The Perfect Tomato and the Imperfect Tomato Sauce
Usually my comedic husband gives me top billing: he manages my website, washes my car, and quickly hands me a paper bag whenever I’m hyperventilating. At this time of year, however, my attention status drops when his distracting search for the perfect tomato takes my place.
Over the years of blistering summers, romantic summers, and crazy-moving-around summers, I’ve enjoyed looking at this man’s spectacular gardens. Please note the specific expression looking at; I do not enjoy weeding it, slapping the bugs in it, and looking all sweaty and red in the face. Factor in being hunched over in an unflattering hat for hours, hoping I can stand when I’m done, and I think I rest my case. Call it vanity or call it reality, as long as I’m not holding the handle on a spade I’m good.
My husband, on the other hand, was born with seeds in his pockets and his manly hands on a shovel - the perfect hybrid of W. Atlee Burpee and the Farmer in the Dell.
Plant devotion doesn’t necessarily lead to success. Failure abounds from uncontrollable outside forces that kill plants, hide worms, bring black spot and drop both leaves and gardeners to their knees. In past seasons my husband’s seeds were eaten by birds or didn’t germinate or if they did sprout they grew to attract critters that flew, bit, dug up roots and carried away stray cats.
People who avoid working outdoors may not fully appreciate the valiant efforts that go into yielding big, red, juicy, drip-down-your-chin tomatoes. This year I’m voting for the Farmer in the Dell’s Big Boys because they are consistently and predictably delicious. I’m also thinking about how many ways I’ll serve them. See, that’s the deal over here after 45 years of harvesting: W. Atlee plants; I cook.
Now, let me back up a little. Some years ago in August, 1974, my husband, a man of the earth, ripped up a quarter of our quarter acre parcel for a garden. In that fertile space - which was previously farmland - he planted things which grew so enormous that our toddlers could get lost in there for days. And, since we lived close to Rutgers Cook College, he often drove to the campus to load up two trash cans with fresh manure and return with dreams of harvesting copious amounts of prize winning tomatoes. Why buy fertilizer in bags when you can get it fresh and free and oh so aromatic?
“Dick,” I said the day following the final frost that first spring, “don’t you think 36 tomato plants might yield a tad more Big Boys than we could possibly eat in one season?”
“You can never have enough tomatoes!” was his response, “besides; you can make things with any surplus and then you could can them!”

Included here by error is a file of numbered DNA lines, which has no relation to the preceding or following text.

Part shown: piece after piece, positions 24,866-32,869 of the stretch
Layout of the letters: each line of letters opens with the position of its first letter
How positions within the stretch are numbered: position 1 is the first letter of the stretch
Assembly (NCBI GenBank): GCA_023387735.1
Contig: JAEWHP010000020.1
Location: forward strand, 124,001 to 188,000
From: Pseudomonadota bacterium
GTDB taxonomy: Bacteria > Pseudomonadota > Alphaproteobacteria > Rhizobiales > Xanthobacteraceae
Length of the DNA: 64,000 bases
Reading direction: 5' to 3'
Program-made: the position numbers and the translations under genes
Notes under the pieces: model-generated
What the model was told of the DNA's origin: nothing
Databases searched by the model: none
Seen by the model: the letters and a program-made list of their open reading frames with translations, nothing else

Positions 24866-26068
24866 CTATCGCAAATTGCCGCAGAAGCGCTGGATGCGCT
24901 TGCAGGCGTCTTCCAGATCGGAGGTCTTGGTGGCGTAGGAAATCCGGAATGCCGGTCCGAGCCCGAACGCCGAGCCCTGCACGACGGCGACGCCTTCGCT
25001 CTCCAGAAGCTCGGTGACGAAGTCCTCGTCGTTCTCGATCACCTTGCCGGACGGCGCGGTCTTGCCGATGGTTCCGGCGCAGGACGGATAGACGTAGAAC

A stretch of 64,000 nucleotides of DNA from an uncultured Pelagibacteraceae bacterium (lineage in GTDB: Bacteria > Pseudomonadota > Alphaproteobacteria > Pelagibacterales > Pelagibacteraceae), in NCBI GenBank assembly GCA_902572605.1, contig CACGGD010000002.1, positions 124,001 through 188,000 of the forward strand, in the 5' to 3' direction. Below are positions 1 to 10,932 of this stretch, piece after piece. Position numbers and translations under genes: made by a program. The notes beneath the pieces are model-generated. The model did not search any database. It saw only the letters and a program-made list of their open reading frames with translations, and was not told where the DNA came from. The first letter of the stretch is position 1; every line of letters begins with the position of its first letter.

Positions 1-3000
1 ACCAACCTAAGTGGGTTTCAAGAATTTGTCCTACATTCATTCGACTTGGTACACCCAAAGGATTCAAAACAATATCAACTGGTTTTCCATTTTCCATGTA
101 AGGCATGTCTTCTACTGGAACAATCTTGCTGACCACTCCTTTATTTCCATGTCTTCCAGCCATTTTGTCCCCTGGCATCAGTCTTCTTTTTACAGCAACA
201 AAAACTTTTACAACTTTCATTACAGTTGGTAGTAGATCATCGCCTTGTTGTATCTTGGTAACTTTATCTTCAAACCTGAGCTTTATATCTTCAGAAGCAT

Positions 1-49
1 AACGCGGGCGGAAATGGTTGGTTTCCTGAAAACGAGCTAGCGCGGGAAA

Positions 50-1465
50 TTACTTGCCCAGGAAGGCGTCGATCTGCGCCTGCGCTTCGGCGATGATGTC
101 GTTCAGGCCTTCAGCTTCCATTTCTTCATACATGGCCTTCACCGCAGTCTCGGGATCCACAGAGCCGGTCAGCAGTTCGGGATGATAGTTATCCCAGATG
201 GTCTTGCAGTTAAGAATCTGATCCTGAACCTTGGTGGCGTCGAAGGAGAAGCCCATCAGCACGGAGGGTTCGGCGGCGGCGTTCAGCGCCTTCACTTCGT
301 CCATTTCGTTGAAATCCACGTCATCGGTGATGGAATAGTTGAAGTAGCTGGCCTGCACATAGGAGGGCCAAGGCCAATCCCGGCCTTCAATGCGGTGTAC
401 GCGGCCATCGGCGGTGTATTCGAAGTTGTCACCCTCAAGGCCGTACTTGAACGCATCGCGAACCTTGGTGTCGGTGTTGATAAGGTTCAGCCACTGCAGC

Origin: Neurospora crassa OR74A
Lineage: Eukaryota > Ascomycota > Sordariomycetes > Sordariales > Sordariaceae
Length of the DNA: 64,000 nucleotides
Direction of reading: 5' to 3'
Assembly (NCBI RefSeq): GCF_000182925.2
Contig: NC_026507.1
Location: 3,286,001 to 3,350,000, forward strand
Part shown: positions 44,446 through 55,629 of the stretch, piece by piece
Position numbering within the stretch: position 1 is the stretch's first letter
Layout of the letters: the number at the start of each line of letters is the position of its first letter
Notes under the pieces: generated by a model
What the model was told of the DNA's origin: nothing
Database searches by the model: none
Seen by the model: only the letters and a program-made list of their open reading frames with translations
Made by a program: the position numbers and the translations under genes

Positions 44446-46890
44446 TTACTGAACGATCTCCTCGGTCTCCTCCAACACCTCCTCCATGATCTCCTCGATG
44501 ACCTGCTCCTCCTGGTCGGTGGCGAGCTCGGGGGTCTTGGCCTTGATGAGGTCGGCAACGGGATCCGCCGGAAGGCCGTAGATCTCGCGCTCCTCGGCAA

“Whoa, whoa,” I said. “Just what kinds of things did you have in mind that I could just whip up and can?”
“Well, there’s stewed tomatoes, ketchup, salsa, and tomato sauce – that sort of thing.”
Before I had a chance to say I didn’t know how to make that sort of thing, the first 100 tomatoes were ripe and ready for picking.
On a beautiful summer day the children were down for their afternoon nap and I was excited to try my hand at cooking something new. Now, since I had no idea what I was actually doing, I yanked out of my unconscious what I had heard you do with a bumper crop of tomatoes - “you cook ‘em down.”
One hour, two hours, three hours later, the sauce still resembled four pots of red food-colored water. I stirred the pot and added a little salt. Now for the taste test – yuk, disgusting! Maybe it just needs to simmer some more. I was nervous now and hot, damn hot. I thought, “I wish we could have afforded air-conditioning.” I decided right then to take a quick shower and think under the cool water about a Plan B since Plan A for that tomato sauce was failing miserably.
“Tomato juice! I shouted out before the conditioner hit my head. Then I’ll add a little vodka and horseradish to disguise the taste, plunk in a tall crisp stalk of celery, a couple of olives, a hand-full of ice cubes and there you go!” I was pumped.
That’s also when the kids woke up.
“Mommy! Mommy! There’s a fire in the kitchen!”
I bolted from the shower, grabbed a bath towel to wrap my nakedness, and sprinted down the hall. As my wet feet slid up to the kitchen stove like Pete Rose in the ninth inning, my vocal cords unleashed, “Oh my God I left the dish towel too close to the burner!” With my kids standing there wide-eyed and horrified I ripped off the bath towel like a cheap stripper and started smacking the burning dish towel with it yelling FIRE! FIRE! FIRE!
A few hours later I stared at the sizeable hole left in the countertop by the fire. I shrugged my shoulders and smiled a little, too, thinking how attempting to cook the tomato sauce actually made me feel like a true farmer’s wife; the kind of wife they write about in almanacs; the kind of wife guys would want to take home to mamma. Then, when I came back down to earth and recalled that hysterical scene which just went down, I thought to myself “come on, Mary Jane, what kind of decent man would really want to have to explain to his mother about a naked woman dancing around the kitchen yelling fire no matter what she was doing?”
That’s when I decided to sneak the partially cooked tomatoes back into the compost heap and take the experience as a day in the life of a rookie farmer’s wife in search of using the perfect tomatoes for the non-so-perfect tomato sauce.
Published in The Sandpaper, March 25, 2015